A single residue at the active site of CD38 determines its NAD cyclizing and hydrolyzing activities.
      • Zhang H.
      • Graeff R.
      • Chen Z.
      • Zhang L.
      • Zhang L.
      • Lee H.
      • Hao Q.
      Dynamic conformations of the CD38-mediated NAD cyclization captured in a single crystal.
      ). Crystallography in combination with mutagenesis identified the catalytic site in the C-domain where NAD binds (Fig. 1) and delineated the mechanism of this multifunctionality (
      • Aarhus R.
      • Graeff R.M.
      • Dickey D.M.
      • Walseth T.F.
      • Lee H.C.
      ADP-ribosyl cyclase and CD38 catalyze the synthesis of a calcium-mobilizing metabolite from NADP.
      ,
      • Howard M.
      • Grimaldi J.C.
      • Bazan J.F.
      • Lund F.E.
      • Santos-Argumedo L.
      • Parkhouse R.M.
      • Walseth T.F.
      • Lee H.C.
      Formation and hydrolysis of cyclic ADP-ribose catalyzed by lymphocyte antigen CD38.
      ,
      • Lee H.C.
      Structure and enzymatic functions of human CD38.
      ). CD38 has since remained the only fully characterized enzyme for producing cADPR and NAADP. Although CD157, a glycosylphosphatidylinositol-anchored homolog of CD38, also can produce cADPR from NAD, its activity is much lower than CD38's (
      • Itoh M.
      • Ishihara K.
      • Tomizawa H.
      • Tanaka H.
      • Kobune Y.
      • Ishikawa J.
      • Kaisho T.
      • Hirano T.
      Molecular cloning of murine BST-1 having homology with CD38 and Aplysia ADP-ribosyl cyclase.
      ,
      • Hirata Y.
      • Kimura N.
      • Sato K.
      • Ohsugi Y.
      • Takasawa S.
      • Okamoto H.
      • Ishikawa J.
      • Kaisho T.
      • Ishihara K.
      • Hirano T.
      ADP ribosyl cyclase activity of a novel bone marrow stromal cell surface molecule, BST-1.
      ). Both its catalysis and function remain undercharacterized.
      Figure thumbnail gr1
      Figure 1Type II and III CD38. The structure of the catalytic C-domain is based on crystallography (PDB entry 1YH3) and is shown with NAD at the active site. Its six disulfides are indicated and colored cyan. The N-terminal side of the transmembrane segment (orange helix) of type II CD38 has three positive arginines (red R), one more than the C-terminal side. Changing these positive residues to aspartates (green D) converts type II to type III with the catalytic domain facing the cytosol. CIB1 (PDB entry 1XO5) has four Ca2+-binding sites, and it interacts with the cytosolic C-domain of the type III CD38.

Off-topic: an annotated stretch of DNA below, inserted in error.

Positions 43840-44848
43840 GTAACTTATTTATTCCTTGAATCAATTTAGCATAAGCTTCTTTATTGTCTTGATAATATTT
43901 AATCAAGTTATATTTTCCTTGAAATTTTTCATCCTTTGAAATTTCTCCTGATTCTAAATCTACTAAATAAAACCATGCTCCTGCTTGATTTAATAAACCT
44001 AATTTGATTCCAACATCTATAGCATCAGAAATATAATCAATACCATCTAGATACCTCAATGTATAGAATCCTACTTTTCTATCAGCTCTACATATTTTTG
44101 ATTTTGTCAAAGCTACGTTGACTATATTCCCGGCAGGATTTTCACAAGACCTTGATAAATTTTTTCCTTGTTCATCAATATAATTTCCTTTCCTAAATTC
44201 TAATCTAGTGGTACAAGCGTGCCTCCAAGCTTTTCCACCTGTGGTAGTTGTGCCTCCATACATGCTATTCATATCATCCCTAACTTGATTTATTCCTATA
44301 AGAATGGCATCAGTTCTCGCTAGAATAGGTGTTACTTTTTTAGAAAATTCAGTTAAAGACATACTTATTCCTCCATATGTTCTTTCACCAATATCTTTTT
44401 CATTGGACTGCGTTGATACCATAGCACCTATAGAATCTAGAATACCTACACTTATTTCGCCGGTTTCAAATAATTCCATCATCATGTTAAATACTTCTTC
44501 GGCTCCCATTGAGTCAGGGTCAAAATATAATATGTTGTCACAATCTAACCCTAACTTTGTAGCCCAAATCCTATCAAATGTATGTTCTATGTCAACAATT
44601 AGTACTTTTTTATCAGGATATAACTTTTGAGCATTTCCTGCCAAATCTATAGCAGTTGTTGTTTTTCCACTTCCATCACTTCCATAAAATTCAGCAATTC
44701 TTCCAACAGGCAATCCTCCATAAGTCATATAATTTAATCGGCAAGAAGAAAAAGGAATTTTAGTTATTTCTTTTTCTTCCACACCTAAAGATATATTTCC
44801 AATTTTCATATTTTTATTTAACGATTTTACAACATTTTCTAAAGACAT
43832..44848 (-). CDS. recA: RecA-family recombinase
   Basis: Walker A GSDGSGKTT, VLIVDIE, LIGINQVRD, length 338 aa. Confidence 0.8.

Ablation of the CD38 gene in mice produces multiple physiological defects (reviewed in Refs.
      • Lee H.C.
      Cyclic ADP-ribose and nicotinic acid adenine dinucleotide phosphate (NAADP) as messengers for calcium mobilization.
      • Guse A.H.
      • Lee H.C.
      NAADP: a universal Ca2+ trigger.
      ,
      • Galione A.
      • Morgan A.J.
      • Arredouani A.
      • Davis L.C.
      • Rietdorf K.
      • Ruas M.
      • Parrington J.
      NAADP as an intracellular messenger regulating lysosomal calcium-release channels.
      • Lee H.C.
      Physiological functions of cyclic ADP-ribose and NAADP as calcium messengers.
      ), including altering the response of skeletal muscle contractile force to β-adrenergic stimulation (
      • Park D.R.
      • Nam T.S.
      • Kim Y.W.
      • Lee S.H.
      • Kim U.H.
      CD38-cADPR-SERCA signaling axis determines skeletal muscle contractile force in response to β-adrenergic stimulation.
      ) and impaired development of astrocytes and oligodendrocytes (
      • Hattori T.
      • Kaji M.
      • Ishii H.
      • Jureepon R.
      • Takarada-Iemata M.
      • Minh Ta H.
      • Manh Le T.
      • Konno A.
      • Hirai H.
      • Shiraishi Y.
      • Ozaki N.
      • Yamamoto Y.
      • Okamoto H.
      • Yokoyama S.
      • Higashida H.
      • Kitao Y.
      • Hori O.
      CD38 positively regulates postnatal development of astrocytes cell-autonomously and oligodendrocytes non-cell-autonomously.
      ), confirming its biological relevance. Gene ablation also provides strong evidence that CD38 is responsible for producing cADPR and NAADP. For example, in lymphokine-activated killer (LAK) cells, interleukin-8 induced NAADP formation after cADPR production, resulting in Ca2+ changes and activation of cell migration in these cells. Formation of both nucleotide messengers was abrogated if the CD38 gene was deleted, indicating that CD38 is responsible for their synthesis (
      • Rah S.Y.
      • Mushtaq M.
      • Nam T.S.
      • Kim S.H.
      • Kim U.H.
      Generation of cyclic ADP-ribose and nicotinic acid adenine dinucleotide phosphate by CD38 for Ca2+ signaling in interleukin-8-treated lymphokine-activated killer cells.
      ).
      CD38 has long been thought to be a type II membrane protein expressing mostly on the cell surface and with its C-domain facing outside (Fig. 1) (
      • Jackson D.G.
      • Bell J.I.